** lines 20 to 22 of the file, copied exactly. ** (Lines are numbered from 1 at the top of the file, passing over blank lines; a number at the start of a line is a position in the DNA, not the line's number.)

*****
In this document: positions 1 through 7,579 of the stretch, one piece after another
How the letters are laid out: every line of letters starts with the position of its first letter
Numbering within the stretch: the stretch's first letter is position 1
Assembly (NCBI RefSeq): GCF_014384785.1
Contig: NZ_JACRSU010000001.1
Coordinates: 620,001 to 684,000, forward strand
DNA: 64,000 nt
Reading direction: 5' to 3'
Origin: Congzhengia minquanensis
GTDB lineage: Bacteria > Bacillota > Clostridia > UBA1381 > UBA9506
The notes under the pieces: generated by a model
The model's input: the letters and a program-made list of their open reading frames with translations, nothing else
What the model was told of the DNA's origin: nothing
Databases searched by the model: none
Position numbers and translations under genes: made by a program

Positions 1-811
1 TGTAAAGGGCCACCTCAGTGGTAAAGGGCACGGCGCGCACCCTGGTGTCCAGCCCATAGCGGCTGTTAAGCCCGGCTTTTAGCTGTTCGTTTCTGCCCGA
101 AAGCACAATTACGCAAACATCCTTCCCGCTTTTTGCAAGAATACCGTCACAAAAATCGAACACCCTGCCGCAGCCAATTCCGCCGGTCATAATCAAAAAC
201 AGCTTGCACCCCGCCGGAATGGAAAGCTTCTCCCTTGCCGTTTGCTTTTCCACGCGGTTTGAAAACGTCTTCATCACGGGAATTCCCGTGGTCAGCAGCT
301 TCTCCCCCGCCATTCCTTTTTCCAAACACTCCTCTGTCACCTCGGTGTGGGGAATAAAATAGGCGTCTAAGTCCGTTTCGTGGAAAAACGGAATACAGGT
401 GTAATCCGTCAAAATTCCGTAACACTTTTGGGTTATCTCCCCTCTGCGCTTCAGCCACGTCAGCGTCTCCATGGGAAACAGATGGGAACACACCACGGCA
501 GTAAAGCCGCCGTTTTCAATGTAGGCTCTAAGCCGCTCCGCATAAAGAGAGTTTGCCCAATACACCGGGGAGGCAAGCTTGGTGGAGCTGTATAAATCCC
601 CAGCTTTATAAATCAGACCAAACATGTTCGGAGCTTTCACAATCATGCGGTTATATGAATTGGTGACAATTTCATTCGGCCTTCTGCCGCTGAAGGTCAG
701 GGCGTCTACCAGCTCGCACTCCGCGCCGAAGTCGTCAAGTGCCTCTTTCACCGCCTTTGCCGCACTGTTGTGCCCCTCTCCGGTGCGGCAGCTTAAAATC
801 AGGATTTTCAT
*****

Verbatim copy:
301 TCTCCCCCGCCATTCCTTTTTCCAAACACTCCTCTGTCACCTCGGTGTGGGGAATAAAATAGGCGTCTAAGTCCGTTTCGTGGAAAAACGGAATACAGGT
401 GTAATCCGTCAAAATTCCGTAACACTTTTGGGTTATCTCCCCTCTGCGCTTCAGCCACGTCAGCGTCTCCATGGGAAACAGATGGGAACACACCACGGCA
501 GTAAAGCCGCCGTTTTCAATGTAGGCTCTAAGCCGCTCCGCATAAAGAGAGTTTGCCCAATACACCGGGGAGGCAAGCTTGGTGGAGCTGTATAAATCCC